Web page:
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After weeks of damaging midnight environmental rulings that have removed crucial endangered species protections, restrictions on mining the Grand Canyon, and allowed leasing of public lands for oil development, President Bush protected a whopping 195,000 square miles of the central Pacific’s tropical blue heart. With the stroke of a pen, he created the Mariana, Rose Atoll and Pacific Remote Islands Marine National Monuments—and set aside an area the size of his home state of Texas, the largest swath of protected ocean on the planet.

This area was relatively easy to protect. Being thousands of miles out to sea, the central Pacific holds little commercial value. But it was not just a symbolic move. This is truly a singular place, almost untouched by humans. These pristine reefs, atolls and islands teem with a spectacular array of life. It is one of few remaining places where top predators like sharks and tuna still swim in abundance, home to endangered sea turtles, hundreds of fish species, porpoises, humpback and pilot whales. 300 species of stony corals. Giant clams. Literally millions of seabirds and migratory shorebirds. This place is a living laboratory offering a peek into what reef communities looked like hundreds of years ago.

The Mariana monument cradles the famous Mariana Trench, a geologic wonder nearly seven miles deep and five times as long as the soon-to-be-mined Grand Canyon. It also encompasses an acidic undersea that boils with submerged active volcanoes and thermal vents that house otherworldly, little-studied deep-sea species.

And Bush didn’t wimp out on protection: he granted these monuments the highest conservation level, prohibiting commercial fishing, mining and drilling. The practical challenge will be monitoring such a mammoth area in such a remote place. Big-ticket species like tuna and sharks could be targets for illegal fishing operations.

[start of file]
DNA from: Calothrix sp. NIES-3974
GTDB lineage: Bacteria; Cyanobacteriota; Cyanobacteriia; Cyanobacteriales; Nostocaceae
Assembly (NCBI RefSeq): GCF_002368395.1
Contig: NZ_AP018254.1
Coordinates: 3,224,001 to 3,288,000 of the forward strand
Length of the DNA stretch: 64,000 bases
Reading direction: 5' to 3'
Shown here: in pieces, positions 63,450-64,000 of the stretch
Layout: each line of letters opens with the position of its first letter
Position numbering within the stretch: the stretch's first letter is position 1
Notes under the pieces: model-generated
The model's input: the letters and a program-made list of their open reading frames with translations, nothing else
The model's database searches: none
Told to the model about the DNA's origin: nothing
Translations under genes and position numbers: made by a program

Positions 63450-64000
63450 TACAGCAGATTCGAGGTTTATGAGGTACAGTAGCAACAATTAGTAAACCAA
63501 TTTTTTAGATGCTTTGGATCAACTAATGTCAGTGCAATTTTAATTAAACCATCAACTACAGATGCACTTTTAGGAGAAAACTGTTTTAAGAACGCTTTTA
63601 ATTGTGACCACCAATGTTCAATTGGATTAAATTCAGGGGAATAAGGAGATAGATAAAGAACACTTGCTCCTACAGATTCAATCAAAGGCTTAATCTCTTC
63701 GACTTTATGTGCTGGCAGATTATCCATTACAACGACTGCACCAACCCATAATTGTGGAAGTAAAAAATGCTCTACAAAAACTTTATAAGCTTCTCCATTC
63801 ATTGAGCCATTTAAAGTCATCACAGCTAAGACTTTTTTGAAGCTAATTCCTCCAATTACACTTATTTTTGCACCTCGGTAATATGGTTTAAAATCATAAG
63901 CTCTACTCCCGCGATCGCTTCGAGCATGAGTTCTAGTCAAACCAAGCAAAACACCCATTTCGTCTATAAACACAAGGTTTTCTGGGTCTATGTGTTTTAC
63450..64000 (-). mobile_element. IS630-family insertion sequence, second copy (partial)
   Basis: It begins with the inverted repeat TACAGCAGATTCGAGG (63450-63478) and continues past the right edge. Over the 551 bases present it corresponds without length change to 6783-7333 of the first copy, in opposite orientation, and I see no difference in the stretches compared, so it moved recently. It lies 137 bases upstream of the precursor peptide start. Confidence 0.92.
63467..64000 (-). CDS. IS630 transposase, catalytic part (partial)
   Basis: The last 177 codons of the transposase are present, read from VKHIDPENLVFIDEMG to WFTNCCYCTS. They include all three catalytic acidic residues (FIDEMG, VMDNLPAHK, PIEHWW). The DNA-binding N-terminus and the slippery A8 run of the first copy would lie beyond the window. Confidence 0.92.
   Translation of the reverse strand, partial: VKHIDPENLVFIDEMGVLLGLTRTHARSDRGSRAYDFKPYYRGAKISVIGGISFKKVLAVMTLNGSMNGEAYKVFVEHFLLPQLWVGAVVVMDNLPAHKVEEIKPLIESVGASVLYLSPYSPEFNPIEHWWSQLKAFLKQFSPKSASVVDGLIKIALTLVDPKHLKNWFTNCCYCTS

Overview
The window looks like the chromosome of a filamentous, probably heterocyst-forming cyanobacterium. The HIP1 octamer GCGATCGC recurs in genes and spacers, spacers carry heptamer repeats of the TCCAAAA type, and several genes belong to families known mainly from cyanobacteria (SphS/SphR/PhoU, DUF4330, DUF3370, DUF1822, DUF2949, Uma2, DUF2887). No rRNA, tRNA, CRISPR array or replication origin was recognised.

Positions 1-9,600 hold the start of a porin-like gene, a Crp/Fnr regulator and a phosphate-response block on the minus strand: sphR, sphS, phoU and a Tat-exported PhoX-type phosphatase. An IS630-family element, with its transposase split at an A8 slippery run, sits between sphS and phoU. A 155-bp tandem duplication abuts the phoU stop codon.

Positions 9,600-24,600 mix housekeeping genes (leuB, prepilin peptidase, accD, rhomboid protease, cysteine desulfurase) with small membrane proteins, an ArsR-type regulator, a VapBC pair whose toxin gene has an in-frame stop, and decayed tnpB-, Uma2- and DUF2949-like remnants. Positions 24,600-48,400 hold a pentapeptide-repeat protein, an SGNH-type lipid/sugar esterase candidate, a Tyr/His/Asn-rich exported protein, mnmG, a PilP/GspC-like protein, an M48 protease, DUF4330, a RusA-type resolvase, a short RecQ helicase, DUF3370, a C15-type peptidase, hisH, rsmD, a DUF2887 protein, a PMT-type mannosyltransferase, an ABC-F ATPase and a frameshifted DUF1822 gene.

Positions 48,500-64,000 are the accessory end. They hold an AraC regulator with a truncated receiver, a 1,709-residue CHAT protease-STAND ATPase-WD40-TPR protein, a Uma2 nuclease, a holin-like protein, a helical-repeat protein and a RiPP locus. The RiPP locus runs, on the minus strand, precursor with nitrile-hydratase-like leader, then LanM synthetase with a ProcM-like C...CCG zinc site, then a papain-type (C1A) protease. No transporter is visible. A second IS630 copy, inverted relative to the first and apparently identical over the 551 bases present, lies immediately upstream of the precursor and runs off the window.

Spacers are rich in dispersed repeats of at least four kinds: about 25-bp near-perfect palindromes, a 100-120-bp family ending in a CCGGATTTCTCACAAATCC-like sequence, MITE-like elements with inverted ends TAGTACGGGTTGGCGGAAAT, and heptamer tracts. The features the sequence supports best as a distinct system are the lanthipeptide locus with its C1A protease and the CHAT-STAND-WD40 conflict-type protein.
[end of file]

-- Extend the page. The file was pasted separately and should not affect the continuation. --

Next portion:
This is a huge and important initiative, but it covers far less than the over 700,000 square miles (a little more than three Texases) that were under consideration. The monuments extend 50 miles offshore, a big improvement on the measly 3-mile safeguards previously in place for some island national wildlife refuges—but substantially less than the 200-mile radius recommended by environmental organizations to accommodate wide-ranging species like sharks, seabirds, and turtles.

The need to conserve vanishing wild places and creatures on land has been long understood. Yellowstone, the world’s first national park, was established in 1873. These new monuments, in tandem with Bush’s creation of Hawaii’s Papahanaumokuakea Marine National Monument in 2006, show a sea-change in attitude towards ocean conservation. It’s taken over a century for us to recognize that the ocean is not an infinite resource—and that there are unique and biologically important sea environments that need protection.

We also need to create ocean sanctuaries closer to home. Proposed marine monuments in the Gulf of Mexico were shot down by powerful industrial fishing interests. We still overfish U.S. waters. “Factory” fishing practices like bottom trawling empties the sea of life—much of which is thrown away dead, as useless “bycatch”—while utterly destroying habitat. And, says Joshua Reichert, managing director of the Pew Environment Group, “the high seas are like the Wild West, exploited by all and protected by no one.”

Let’s hope that these monuments usher in a whole new era of ocean conservation both in the US and around the world.

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